It sounds like that's how the Govt does see it. It's also like trainer policy - if society doesn't collapse as a result of this, then formalizing it properly later on is way easier. It also makes a lot of sense that it happens near simultaneously with the medicinal cannabis bill. Otherwise that stood a big chance of being a corrupted gateway stopgap measure in a really crappy way. Now, there is a much reduced incentive to subvert the medicinal pathway as a backdoor for recreational cannabis, giving that pathway a real chance of showing its worth.

    Auckland • Since Nov 2006 • 10650 posts Report Reply

  • Kazam,

    This is a big thing indeed...I can't sleep I am so excited. Waited over 40 years for the day when I can grow a couple of plants for my own very modest use without fear of police prosecution or public condemnation. I don't know about anyone else but I will be out shopping this weekend for a grow tent ( as it's a bit late for outdoors).Yes I know it's still technically illegal.... but the change is clear and faster than I thought it could be.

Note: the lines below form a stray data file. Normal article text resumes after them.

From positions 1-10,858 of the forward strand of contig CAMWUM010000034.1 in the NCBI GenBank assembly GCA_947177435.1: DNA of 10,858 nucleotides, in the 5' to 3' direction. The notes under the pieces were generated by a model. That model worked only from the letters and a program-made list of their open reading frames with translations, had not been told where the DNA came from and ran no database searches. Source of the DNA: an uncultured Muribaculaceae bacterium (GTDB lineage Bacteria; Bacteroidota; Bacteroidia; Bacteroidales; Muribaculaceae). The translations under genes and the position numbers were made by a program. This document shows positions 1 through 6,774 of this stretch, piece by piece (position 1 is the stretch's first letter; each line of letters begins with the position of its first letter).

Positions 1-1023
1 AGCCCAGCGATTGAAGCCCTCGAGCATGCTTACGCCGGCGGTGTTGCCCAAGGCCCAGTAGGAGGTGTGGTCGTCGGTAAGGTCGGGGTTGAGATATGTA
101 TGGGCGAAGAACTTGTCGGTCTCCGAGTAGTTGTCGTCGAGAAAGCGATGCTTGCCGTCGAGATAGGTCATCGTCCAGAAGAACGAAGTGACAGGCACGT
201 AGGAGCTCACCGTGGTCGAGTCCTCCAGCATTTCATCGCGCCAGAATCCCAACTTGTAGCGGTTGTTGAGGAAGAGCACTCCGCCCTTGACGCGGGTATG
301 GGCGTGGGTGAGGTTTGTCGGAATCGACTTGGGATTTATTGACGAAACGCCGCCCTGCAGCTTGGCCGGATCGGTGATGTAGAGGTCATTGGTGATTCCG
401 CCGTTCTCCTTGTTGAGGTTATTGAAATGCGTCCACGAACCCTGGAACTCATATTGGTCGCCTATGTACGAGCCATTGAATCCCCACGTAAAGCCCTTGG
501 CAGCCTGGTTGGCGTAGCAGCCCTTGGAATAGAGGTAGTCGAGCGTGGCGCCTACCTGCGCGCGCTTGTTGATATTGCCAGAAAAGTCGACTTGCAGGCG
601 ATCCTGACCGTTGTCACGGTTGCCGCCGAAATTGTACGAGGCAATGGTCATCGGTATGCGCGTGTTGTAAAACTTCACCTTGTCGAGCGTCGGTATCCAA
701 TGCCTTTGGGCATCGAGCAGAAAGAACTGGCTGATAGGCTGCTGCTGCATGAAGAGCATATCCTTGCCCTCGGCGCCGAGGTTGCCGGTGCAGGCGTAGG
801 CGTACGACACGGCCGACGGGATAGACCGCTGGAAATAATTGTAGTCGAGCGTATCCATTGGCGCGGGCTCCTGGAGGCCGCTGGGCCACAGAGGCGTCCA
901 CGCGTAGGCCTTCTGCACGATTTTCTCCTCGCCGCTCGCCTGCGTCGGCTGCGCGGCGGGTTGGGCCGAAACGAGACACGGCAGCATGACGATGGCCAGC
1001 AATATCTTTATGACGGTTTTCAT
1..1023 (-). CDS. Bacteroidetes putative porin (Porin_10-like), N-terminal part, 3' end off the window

Auckland • Since Dec 2018 • 1 posts Report Reply

  • Russell Brown, in reply to Kazam,

    Yes I know it’s still technically illegal…. but the change is clear and faster than I thought it could be.

    Hmmm, steady on there. Cultivation isn't part of this, and even as they've sharply reduced the number of possession prosecutions in the past 10 years, the police have continued to bust growers.

    Auckland • Since Nov 2006 • 22807 posts Report Reply

  • Russell Brown,